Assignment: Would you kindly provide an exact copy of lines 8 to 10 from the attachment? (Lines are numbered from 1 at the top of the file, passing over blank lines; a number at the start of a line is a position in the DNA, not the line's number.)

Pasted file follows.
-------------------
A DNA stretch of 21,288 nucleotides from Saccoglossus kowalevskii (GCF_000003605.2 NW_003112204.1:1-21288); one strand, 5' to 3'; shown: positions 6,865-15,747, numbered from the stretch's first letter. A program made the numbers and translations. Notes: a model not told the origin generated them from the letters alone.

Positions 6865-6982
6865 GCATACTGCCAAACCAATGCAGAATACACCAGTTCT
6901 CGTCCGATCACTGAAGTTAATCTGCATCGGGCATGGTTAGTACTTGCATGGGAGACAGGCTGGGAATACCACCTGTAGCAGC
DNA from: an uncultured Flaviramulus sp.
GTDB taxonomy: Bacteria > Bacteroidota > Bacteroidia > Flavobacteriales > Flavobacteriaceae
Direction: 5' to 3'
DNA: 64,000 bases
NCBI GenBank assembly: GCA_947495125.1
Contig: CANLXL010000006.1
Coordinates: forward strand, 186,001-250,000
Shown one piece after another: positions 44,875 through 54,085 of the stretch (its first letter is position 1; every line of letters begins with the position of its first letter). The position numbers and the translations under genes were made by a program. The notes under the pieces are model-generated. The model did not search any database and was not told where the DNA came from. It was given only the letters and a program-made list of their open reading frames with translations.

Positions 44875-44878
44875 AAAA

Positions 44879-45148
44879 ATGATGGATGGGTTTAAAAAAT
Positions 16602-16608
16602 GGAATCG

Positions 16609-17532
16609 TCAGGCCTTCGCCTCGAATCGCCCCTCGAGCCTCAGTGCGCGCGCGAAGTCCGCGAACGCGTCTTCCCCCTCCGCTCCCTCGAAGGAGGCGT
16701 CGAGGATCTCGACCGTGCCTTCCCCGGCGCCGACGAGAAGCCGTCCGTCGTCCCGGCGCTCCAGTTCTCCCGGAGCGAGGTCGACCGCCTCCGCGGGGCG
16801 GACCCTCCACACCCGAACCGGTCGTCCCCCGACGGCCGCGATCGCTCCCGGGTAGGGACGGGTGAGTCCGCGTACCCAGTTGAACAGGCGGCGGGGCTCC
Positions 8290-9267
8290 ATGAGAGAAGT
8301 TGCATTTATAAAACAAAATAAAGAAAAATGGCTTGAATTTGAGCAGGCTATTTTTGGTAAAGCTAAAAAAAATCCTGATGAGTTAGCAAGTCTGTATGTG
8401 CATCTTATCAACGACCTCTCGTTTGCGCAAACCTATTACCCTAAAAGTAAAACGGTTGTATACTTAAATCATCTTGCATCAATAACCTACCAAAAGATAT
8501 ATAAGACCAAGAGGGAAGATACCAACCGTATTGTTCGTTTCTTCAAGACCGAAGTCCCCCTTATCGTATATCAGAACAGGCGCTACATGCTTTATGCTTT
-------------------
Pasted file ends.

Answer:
DNA: 64,000 bases
NCBI GenBank assembly: GCA_947495125.1
Contig: CANLXL010000006.1